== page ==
Boys & Girls Club renovation a tribute to former board president
Brock A. Stein | 8/31/2017, 10:53 a.m.
When it opens in early fall, the newly renovated third floor of the Boys & Girls Club in Joliet will be dedicated to a long-serving board president who passed away last year.
Executive Director Kahlil Diab said that the $80,000 makeover will be named the Mike Adler Memorial Auditorium in honor of the long-serving president who served on the non-profit agency’s board and whose family ties to the center go back to its founding 60 years ago.
Adler’s father, Joe, a former Boys & Girls Club president who is now in his 90s, founded local business Adler Roofing, and helped with the construction of the club’s swimming pool.
He said that the new space will include a a portrait of the long-time volunteer as well as a placard in his honor as well.
“It’s something we wanted to do for Mike,” said Diab.
“He meant a lot to a lot of people.”
He said that update will provide a clean and bright area for the over 1,000 kids who are registered at the center which serves just over 400 per day during the summer months.
The third floor of the building had been in need of a rehab for many years and has served for the past 6-7 years as a staging area for academic activities, tutoring, arts and crafts and as a make shift cafeteria where the center serves two meals a day during the summer months. He said that the building originally served as a synagogue in its previous life.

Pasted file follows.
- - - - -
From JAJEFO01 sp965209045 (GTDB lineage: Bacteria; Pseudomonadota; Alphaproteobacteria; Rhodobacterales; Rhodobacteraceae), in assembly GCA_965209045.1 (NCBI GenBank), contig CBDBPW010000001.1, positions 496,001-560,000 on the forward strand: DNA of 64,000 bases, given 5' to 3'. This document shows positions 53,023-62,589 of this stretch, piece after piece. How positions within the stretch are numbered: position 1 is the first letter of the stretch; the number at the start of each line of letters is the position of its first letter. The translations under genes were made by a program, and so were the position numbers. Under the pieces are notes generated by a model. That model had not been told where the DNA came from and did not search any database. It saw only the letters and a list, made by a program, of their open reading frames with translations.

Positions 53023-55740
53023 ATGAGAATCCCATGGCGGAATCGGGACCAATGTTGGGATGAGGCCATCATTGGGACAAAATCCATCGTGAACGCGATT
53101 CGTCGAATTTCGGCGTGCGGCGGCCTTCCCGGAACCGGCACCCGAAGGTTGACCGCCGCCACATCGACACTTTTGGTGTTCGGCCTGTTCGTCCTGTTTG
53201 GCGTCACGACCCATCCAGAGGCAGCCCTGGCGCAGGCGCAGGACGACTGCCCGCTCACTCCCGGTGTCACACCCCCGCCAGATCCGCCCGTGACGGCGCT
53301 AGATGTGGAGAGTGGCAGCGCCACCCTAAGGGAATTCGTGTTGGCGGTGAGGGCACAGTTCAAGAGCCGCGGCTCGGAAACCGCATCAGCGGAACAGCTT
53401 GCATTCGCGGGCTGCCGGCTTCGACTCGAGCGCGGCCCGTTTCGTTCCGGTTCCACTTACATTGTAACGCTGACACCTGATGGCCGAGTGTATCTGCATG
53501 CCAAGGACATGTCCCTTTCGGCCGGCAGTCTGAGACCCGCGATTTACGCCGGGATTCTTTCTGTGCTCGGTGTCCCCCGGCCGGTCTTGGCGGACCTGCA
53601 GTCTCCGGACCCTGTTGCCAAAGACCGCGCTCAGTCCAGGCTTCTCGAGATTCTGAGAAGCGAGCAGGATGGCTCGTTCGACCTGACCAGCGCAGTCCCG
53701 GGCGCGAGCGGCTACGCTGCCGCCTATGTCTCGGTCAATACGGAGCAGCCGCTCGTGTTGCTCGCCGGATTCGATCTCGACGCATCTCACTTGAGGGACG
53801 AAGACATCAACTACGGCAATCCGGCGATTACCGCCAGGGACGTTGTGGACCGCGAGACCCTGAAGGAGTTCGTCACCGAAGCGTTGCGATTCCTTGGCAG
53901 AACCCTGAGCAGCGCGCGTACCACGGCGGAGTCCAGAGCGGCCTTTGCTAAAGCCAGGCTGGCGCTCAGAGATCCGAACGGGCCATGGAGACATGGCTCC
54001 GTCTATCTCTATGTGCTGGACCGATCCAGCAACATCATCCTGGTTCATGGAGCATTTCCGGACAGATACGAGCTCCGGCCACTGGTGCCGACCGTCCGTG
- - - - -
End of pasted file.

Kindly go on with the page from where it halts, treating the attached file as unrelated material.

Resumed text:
“It hadn’t really been touched in about 30 years,” he said noting that the third floor space originally served as the original building’s place of worship.
“It’s going to be a major improvement,” said Diab who said upgrades will include new flooring, paint, bathroom upgrades, and a much needed repair to a large decorative window that had been cracked for decades. Other improvements include a new stair case as well as a balcony.
“You name it, it’s being replaced,” he said.
Once completed, he said that the new room will continue to serve as space for the club’s academic support programs as well as cafeteria but can now serve as a multi-purpose room capable of hosting music programs and other public events with the addition of a new sound system.
He said that the club plans to host a public open house to unveil the new space in the fall, the first such public opening he said he can recall in his eight years working at the center the past 3 as its director.
Cost of the $80,000 renovation is being covered by funds from the center he said, but since announcing the Adler dedication at a gala in March, Diab said that generous donors have stepped forward to help defray the costs.
He said that much of the material and labor has been donated by Lowe’s home improvement stores and their volunteer outreach program Heroes Project. He said that Lowe’s stores from Orland Park, New Lenox, and Bolingbrook have contributed 15-20 volunteers per day during construction as well as volunteers from the Lowe’s Orland Park flooring team.